For people living with a disability in the United States, they are faced with discrimination, exclusion and segregation every day. From education, housing, work and daily routines, their lives are difficult at best due to the unaccepting culture of the U.S.
Although people with developmental and/or intellectual disabilities have the same basic rights as other citizens, including civil, legal and human rights, many are not afforded these opportunities and are still highly discriminated against.
While the federal government has made tremendous efforts in enforcing the laws, prejudices toward these individuals continue to plague America.
Societal prejudices in the U.S. continuously hold back disabled individuals from being fully integrated within society.
In many of the individual states of the U.S., the issues that surround disability and the need for services and programs have been causing problems between state governments and their citizens.
While the federal government controls the issues that follow educational laws for disabled individuals, state governments have a much bigger role when dealing with the issues and problems.
Through the Americans with Disabilities Act (ADA) enacted in 1990, the federal government along with the states developed the goal of eliminating discrimination against individuals with disabilities.
While the creation of this law expanded the scope of protections and guaranteed equal opportunities for these individuals, state governments are still facing many issues related to disabled people.
Within intellectually and mentally disabled communities, one of the most important values is surrounded by the idea of feeling and becoming a part of the community and beginning to live independently. This goal is shared not only with these individuals but also with their families and advocates.
One of the major cornerstones of independence in the lives of people with disabilities is owning or renting a place of their own. However, through the years, housing for these individuals has become more problematic and has evolved into a housing crisis.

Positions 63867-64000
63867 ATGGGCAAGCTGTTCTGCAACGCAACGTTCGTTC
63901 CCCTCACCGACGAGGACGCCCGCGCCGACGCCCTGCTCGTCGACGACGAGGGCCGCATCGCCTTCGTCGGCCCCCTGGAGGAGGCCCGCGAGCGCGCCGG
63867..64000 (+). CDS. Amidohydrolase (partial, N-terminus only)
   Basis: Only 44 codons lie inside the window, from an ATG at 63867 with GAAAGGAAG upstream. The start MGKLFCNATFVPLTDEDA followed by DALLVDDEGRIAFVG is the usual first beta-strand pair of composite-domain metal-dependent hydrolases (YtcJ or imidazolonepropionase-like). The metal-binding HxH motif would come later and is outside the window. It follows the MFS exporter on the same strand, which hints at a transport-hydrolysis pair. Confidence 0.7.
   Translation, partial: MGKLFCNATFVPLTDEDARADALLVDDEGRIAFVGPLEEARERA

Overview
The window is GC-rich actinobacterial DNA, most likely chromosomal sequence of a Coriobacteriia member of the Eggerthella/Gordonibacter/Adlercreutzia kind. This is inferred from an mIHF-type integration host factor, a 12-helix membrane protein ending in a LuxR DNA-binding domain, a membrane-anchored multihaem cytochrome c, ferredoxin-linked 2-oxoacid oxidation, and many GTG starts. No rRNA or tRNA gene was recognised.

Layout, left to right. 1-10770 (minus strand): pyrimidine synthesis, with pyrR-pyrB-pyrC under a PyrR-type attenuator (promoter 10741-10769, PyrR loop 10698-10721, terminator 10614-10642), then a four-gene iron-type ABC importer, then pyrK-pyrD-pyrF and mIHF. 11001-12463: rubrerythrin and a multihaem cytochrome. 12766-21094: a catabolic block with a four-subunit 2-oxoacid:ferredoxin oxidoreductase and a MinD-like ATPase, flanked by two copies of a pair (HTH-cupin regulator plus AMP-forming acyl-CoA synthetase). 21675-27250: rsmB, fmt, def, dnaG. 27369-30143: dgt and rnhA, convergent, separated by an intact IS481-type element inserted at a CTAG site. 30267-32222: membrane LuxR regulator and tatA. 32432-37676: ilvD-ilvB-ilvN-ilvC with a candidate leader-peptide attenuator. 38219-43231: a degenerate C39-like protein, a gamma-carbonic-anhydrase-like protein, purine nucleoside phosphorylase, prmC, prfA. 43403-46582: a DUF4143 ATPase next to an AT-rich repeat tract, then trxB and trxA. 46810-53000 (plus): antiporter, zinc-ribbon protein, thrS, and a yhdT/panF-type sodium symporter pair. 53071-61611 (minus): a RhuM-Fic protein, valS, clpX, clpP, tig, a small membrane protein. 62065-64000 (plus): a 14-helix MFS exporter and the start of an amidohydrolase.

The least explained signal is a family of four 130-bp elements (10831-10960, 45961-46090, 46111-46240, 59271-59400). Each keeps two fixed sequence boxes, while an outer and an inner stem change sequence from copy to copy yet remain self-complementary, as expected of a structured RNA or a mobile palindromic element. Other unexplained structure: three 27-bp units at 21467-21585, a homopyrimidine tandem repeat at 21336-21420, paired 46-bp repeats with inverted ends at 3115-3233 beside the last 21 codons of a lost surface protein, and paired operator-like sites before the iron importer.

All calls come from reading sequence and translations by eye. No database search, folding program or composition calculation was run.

While the issue of housing is caused by many different factors including accessibility, affordability and the aging caregiver populations for disabled people, the biggest concern in the U.S. today is caused by the unavailability of programs and residential facilities. This is a huge issue due to the amount of disabled individuals in relation to the number of available spots in houses and programs throughout the nation.
Although many more programs and houses can be created and built for these individuals, the problem also stems from the ability of state and county governments and lawmakers to financially support disabled people.
While it’s the job of the state governments to obtain and acquire care and housing for these individuals, many disabled people are abused and given an unsuitable lack of care.
Within the state of Pennsylvania, the lack of care and housing issue is severe, yet state governments and counties do not seem to be dealing with it as a priority.
While the county provides the financial backing for disabled individuals to receive housing, boarding and health care aides, and although the county pays for individual aides to care for the disabled people, the programs do not realistically report to anyone within the state government or county.
Financial support, in the eyes of state and county governments, is not seen as a right but as a gift. For this reason, the state and county governments do not allow disabled individuals to leave their county and/or state with the financial support they receive at any time within that county and/or state.
While many people wonder why that would be an issue, the problem lies in the ability of the states and counties to find ample funding for disabled individuals. Many states do not supply an overwhelming amout of financial support for these American citizens.
While many citizens and lawmakers do not see a real issue afoot, this is a growing problem throughout the U.S.
The issues surrounding this fraction of the U.S. population will only continue to grow and prosper into more concerns, issues and downfalls, as disabled individuals cannot voice their opinion or protect themselves from abuse and wrongdoings.
While the U.S. government continues to disregard any problems involving disabled individuals and continues to create laws and orders that do not fix the problem but just comb over it, the U.S., as a whole, will never understand the true reality of any disabled person or the types of lives they might be leading.
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